First thing first: To gloat or not to gloat, that’s the question.
** spoiler alert **
Of course I am gloating. However, fellow shipmates have sworn to uphold the Baduk Etiquette — win or lose it graciously — so let’s do this Choi-Taek-6-Dan-style: with a quiet smile, followed by pizza party in Taeki-bang.
On the subject of shipping, I can accept personal preference for X to end up with Y. I also understand the stages of grief start with denial and anger. Yet this shipping war had turned ugly. To have borne statements or excuses such as eleventh hour change in script or lack of narrative to support the endgame when most of these woes had stemmed from misreading clues, dismissing them as red herrings, selective viewing, wishful thinking, and mass hysteria, is just downright dishonest and insulting.
Just admit it and move on, for goodness sake! These are fictional characters! No need to hurl abuse at the writer and production crew.
Shipping aside, and now that the Show has ended…
Five families shared an alley at the neighbourhood of Ssangmun-dong and together raised nine children. Five of them (let’s say Ssangmun-dong F5) at eighteen in the year 1988 arrived at the brink of adulthood. Seen through older version of two members of Ssangmun-dong F5, Deokseon and her Mystery Husband reminisced about their brilliant and bright youth.
Should I just say I love everyone in Ssangmun-dong? Because not a single episode passed by without tugging at my heart for the simplest tiniest details: Sunwoo’s love for his mother and little sister, that he wouldn’t waste an almost stale lunch mum had made so she wouldn’t worry; Junghwan’s silently caring for his family; Dongryong’s longing for Mum’s seaweed soup on his birthday; Taek’s quirkiness; Deokseon’s bright nature and resourceful ways; Appa Sung’s useless buys; Boss Kim’s hilariously unfunny jokes to cheer up his family; Madame Cheetah’s order-bordering-chaos household; The Chois’ serene existence amidst Ssangmun-dong pandemonium; The Three Mums’ mischiefs and mayhem; the happy-go-lucky Jungbong and Noeul; the adorable Jinjoo.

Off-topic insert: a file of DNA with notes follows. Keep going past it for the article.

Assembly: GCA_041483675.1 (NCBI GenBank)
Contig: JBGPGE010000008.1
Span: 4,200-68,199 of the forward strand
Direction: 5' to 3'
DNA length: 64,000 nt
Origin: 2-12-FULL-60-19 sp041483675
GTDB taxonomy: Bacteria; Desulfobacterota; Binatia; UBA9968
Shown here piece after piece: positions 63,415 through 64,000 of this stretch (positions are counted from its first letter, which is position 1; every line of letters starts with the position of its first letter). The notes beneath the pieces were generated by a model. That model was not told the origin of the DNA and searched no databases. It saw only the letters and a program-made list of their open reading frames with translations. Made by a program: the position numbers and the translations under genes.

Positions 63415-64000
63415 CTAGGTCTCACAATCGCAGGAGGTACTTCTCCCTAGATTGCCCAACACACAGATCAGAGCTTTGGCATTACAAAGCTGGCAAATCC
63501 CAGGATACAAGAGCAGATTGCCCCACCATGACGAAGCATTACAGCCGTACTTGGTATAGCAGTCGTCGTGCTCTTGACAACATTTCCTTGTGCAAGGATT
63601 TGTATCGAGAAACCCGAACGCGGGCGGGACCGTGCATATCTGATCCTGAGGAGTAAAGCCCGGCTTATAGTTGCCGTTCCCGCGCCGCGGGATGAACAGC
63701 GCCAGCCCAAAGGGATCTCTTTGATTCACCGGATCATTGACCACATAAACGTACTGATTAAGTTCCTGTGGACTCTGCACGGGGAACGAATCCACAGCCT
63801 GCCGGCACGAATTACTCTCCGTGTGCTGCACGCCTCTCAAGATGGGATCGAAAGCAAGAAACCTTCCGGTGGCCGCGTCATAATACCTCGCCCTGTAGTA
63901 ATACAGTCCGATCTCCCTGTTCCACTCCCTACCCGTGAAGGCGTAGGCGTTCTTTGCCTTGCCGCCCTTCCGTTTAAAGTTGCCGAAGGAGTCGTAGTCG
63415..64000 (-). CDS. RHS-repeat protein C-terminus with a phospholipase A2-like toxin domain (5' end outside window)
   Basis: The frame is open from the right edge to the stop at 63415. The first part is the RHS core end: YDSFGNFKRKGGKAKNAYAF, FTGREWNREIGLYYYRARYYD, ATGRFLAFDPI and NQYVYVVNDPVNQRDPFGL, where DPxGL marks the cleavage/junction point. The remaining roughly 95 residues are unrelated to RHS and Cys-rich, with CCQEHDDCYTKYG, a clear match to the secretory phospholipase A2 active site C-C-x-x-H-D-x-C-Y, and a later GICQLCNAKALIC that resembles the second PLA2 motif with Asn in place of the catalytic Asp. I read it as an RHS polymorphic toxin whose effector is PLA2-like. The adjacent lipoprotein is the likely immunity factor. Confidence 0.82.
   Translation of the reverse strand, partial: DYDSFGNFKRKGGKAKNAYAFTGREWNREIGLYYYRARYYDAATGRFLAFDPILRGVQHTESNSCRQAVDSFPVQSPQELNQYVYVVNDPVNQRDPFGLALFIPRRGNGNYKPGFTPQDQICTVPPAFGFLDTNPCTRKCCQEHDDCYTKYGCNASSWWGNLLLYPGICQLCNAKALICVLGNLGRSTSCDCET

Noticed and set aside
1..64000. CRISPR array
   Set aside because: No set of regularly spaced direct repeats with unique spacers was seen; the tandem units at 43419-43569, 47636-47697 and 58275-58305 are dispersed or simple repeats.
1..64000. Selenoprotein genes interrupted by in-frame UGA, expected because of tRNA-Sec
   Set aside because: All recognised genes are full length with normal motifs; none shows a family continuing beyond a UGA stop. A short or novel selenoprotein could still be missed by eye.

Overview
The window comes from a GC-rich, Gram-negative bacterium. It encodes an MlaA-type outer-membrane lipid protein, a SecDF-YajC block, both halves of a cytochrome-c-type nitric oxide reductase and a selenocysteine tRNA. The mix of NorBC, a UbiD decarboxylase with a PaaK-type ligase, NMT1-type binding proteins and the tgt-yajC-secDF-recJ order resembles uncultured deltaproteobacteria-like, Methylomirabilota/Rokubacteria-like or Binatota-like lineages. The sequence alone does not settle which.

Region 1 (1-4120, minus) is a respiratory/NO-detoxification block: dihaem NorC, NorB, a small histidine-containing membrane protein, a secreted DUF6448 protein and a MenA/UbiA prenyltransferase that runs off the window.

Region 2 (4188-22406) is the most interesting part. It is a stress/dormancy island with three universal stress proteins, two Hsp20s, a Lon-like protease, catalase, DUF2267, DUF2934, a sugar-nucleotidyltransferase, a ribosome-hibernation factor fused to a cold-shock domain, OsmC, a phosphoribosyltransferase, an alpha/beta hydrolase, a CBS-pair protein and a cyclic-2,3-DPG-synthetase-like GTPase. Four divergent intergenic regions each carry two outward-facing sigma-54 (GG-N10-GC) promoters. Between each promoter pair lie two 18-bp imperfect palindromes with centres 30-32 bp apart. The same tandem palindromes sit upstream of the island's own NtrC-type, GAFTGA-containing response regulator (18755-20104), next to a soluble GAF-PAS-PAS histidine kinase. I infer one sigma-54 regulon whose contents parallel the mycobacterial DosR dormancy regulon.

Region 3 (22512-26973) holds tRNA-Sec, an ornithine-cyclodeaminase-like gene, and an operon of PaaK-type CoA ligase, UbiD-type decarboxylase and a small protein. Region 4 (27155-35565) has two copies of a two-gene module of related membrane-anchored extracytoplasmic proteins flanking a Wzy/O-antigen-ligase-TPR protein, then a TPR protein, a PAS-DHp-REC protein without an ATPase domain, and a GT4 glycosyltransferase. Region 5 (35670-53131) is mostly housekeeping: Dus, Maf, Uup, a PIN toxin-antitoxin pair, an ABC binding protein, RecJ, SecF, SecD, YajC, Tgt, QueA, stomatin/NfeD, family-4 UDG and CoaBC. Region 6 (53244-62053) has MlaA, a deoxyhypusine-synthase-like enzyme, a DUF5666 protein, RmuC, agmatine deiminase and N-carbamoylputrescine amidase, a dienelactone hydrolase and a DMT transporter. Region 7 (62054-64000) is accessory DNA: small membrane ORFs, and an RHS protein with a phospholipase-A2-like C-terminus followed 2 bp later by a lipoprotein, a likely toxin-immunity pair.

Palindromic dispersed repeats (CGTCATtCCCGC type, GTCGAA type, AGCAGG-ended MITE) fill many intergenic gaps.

“Answer Me 1988” has got to be the best of the “Answer Me/Reply” franchise so far,
and best Korean drama I’ve seen since “Misaeng” . Both shares a feel of authenticity in the portrayal of their subject matters. This is not about grand gestures and proclamations of undying ever lasting love. This is about being together in chaos and silence, sharing time and space comfortably. This is about the triumph of the mundane and everyday life, celebrating the bonds of family and friends that some have been so lucky to keep for a lifetime, that has marked a generation.
This show is a love letter to that generation, to that era.
Have no worries please, my dear
Let us sing our hearts together
Take all your pained memories, dear
Bury them away deep in your heart
I know you have gone through a lot
And your life has lost its youth
Take all the bitterness out of you
Just shrug it off as your fault and move on
Just let the past be the past
It’s meaningful that way
Just sing it to the one who has left you
Say you’ve loved giving all you got without regrets
Say you’ve dreamed without holding back
Say you’ll have a brand new dream
Parts of “Have No Worries, My Dear”, Jeon In Kwon (of Deulgukhwa). The Reply 1988 OST is sung by Lee Juck
Reminiscing about one’s youth does not mean one wishes to go back to it. One just needs to give it a proper send off, tuck it in and leave it in its time.
D@#$ you, Show! I wanted escapism not a reality check!
. Move aside “Answer Me 1988” for I’ve spoken too soon! Of course, that title should go to “Signal”, another drama by none other than the “Misaeng”‘s director himself. (Footnote added in mid-March 2016)